Obviously along in years and sitting in forbidden territory with wine and book, I was a prime target for the coronavirus police. Two patrol cars pulled up by the Masa and More Restaurant, peered through the glass window, entered and said “No sitting here.” That was me, though I was six yards from the nearest person. What’s more, they commanded the staff to bunch up all the chairs so that no one else will be tempted to sit. I remonstrated but to no avail Off they went probably to spell out the rules for other struggling small businesses along the scenic Ft. Lauderdale river.
They were polite, says manager Delfina Robinson. The incident was caused by a snitch ensconced in luxury across the street who doesn’t want anyone to be happy during the shutdown. But she’s the exception, says Delfina, who finds Americans welcoming and warmhearted in contrast, she insists, to bitterly divided Argentines. Here you can like or dislike President Trump and still be a friend. That’s not possible in polarized Argentina. Welcome news no doubt for the President.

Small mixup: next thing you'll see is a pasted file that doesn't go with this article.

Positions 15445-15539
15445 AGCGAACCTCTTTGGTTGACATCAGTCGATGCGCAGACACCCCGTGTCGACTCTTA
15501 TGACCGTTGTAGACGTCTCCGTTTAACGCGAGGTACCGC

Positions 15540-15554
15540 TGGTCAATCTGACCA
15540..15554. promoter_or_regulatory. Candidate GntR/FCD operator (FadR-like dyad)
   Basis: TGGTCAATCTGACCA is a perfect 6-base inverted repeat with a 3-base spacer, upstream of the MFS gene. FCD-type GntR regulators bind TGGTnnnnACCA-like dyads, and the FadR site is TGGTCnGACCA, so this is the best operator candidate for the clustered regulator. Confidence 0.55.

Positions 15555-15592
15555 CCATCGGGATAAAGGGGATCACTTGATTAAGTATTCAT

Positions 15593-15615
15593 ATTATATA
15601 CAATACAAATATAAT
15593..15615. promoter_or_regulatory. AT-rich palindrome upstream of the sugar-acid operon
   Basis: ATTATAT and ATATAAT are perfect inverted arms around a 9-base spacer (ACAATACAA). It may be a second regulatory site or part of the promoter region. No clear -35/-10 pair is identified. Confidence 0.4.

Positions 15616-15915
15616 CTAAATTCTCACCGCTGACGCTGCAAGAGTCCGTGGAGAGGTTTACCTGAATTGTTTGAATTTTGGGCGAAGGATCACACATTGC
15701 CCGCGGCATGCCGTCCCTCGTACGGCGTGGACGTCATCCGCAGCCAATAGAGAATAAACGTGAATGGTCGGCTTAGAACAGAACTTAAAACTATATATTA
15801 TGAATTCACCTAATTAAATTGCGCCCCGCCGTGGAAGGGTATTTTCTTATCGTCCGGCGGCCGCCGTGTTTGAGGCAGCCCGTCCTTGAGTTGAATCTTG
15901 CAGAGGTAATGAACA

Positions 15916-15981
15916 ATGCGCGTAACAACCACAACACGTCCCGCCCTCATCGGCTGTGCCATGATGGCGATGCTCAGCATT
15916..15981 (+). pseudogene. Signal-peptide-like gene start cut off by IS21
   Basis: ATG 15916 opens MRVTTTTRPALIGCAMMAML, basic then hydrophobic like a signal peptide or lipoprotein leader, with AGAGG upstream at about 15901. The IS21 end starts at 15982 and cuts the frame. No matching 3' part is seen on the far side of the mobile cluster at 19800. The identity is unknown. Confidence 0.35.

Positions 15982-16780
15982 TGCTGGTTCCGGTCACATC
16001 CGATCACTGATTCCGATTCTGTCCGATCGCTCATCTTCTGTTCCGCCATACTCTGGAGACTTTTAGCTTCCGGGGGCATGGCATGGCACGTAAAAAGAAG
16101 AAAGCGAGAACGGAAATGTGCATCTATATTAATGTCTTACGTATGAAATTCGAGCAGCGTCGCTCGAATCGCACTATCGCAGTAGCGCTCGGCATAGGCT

Largely for that reason the Robinson family – seven of them – decided to take their chances with the U.S. Their timing was off. No sooner had they rented their restaurant on a choice spot on the river than Coronavirus hit, and they could mot offer the splendor of Argentine cooking. No rich steaks for takeout, no tables or chairs for impressed diners. But with all the members of the family pitching in, they make do with 30 takeouts a day. They also have free rent for three months.
In the meantime they live with the vision of fine dining, as other restaurants must, provided they can stay in business. Big corporations should have little trouble considering the size of the bailout they’re getting, courtesy of the American taxpayer. Once again, as Delfina points out, there’s something truly and typically American about her immigrant business.